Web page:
If your into garages, gadgets, or mechanical things… you’ve got to watch this.
If you plan on doing something similar for your garage, be sure to consult a structural engineer and properly calculate loads to ensure safety.
As a woodworker, you gotta have the ability to haul lumber and equipment. I don’t have a truck. So, I did the next best thing and bought a trailer. It’s an awesome trailer. It can tip pivot (for loading a lawn tractor) and its made from lightweight aluminum.
My wife was surprised by my unannounced quick purchase. She didn’t see the value in spending $750 for this behemoth. Thankfully, she has realized it’s value many times over… since being used on many projects around the house.
My Volkswagen Golf GTI VR6 isn’t known as a vehicle for hooking a trailer to, but after a fair bit of effort, I was able to attach a trailer hitch.
For all its benefits, the trailer did cause a very big problem. Where to put it? I didn’t want to waste half my garage just to keep my trailer. Actually, I already had a plan before buying it. I had decided to hoist the trailer onto my garage ceiling when not in use. So once I had purchased the trailer… I was committed to engineering a working trailer lift / hoist solution.
Initially I contemplated a manual cranking hoist (as you can see in this early sketch), but quickly changed my mind to a motorized hoist.
It is important to note the differences between a hoist and a winch:
A hoist is for lifting and a winch is for pulling.
A Winch is geared for pulling a load on a relatively level surface. A winch uses a dynamic brake that must slide.
A Hoist is geared to lift (dead weight) and has a locking brake that can support a “hanging” load.
If a Hoist can lift (dead weight) 250 lbs., then it may be capable of pulling 1000 lbs rolling weight across a hard packed surface. If a Winch can pull 1000 lbs. across a hard packed surface, it may only have the capacity to support 100 lbs. (dead weight) because the winch employs a different braking system than that of a hoist.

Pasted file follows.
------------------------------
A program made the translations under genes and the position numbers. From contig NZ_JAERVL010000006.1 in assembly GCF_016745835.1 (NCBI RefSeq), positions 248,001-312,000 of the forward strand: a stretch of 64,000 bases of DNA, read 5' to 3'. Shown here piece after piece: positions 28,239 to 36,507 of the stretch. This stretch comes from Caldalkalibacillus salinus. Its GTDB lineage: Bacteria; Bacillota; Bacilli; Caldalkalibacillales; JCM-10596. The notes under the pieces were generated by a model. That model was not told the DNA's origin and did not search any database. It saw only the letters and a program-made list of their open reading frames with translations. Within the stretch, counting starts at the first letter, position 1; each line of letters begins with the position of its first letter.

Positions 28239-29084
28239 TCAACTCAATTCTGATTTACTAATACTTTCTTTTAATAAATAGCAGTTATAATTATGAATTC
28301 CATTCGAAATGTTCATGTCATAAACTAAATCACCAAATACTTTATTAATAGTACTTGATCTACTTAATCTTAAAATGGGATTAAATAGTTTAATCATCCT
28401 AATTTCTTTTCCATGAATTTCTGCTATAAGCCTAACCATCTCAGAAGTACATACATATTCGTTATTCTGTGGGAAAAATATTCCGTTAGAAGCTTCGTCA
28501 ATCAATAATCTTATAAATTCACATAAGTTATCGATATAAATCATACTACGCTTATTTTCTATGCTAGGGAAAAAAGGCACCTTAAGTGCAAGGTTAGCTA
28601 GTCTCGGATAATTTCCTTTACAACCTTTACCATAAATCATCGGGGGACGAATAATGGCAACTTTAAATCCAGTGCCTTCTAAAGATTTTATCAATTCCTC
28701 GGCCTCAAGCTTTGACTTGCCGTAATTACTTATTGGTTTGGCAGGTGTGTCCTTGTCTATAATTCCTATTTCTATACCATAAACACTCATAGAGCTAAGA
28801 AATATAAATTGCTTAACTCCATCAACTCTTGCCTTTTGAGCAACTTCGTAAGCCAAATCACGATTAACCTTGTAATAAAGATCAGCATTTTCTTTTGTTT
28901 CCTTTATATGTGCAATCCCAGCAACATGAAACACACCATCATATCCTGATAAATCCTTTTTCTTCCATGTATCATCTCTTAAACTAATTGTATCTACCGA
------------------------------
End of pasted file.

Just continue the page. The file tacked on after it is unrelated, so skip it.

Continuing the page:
A Hoist is used for lifting and supporting “dead weight”.
A Winch is used for pulling (moving rolling weight).
This is the space above the garage ceiling. I had to customize a mechanical solution that would fit in this space. Let the engineering begin!
Luckily, I have experience with many computer graphic tools. This allowed me to visualize my ideas and confirm the alignment of the cables through the trusses.
For those who might be curious… these renderings were done with 3d studio max and mental ray rendering engine.
Here you can see the engineered trusses of my Pulte built home. It’s deceptively strong. Combined with the fact that my trailer is made of aluminum and is only 700 pounds… means my garage ceiling easily carries the load.
The hoist cost me only $70 at harbor freight. Unfortunately, as you can hear in the above video, the hoist had some broken plastic parts rattling inside the gearbox. So I had to exchange it and install a replacement which has worked flawlessly since. Here you can see the hoist and the beefy structure I built to ensure the it wouldn’t come undone from its’ mount.
I used lag bolts to hold most major components together. Here you can see how I redirect the cable downward through the ceiling at each of the 4 points.
The same pulleys were used to redirect the 4 down points to the single connection at the hoist.
The strongest link in the chain… a single stainless steel ring with a very high weight rating is connected to 4 carabiners and then the 4 cables. Do you think 3 saddles is overkill for each cable?
This is one of the 4 drop cables just after coming through the ceiling. I added some rubber coated lead weights to maintain tension on each line when the trailer is detached. I did this to reduce the chance a cable would fall off a pulley track.
There are 4 additional STATIC lines where I connect the trailer after it has been fully lifted to the ceiling. Therefore, the trailer has 8 lines connected to it when it is on the ceiling.
Watch my garage trailer lift video.
Check out some other garage trailer lifts: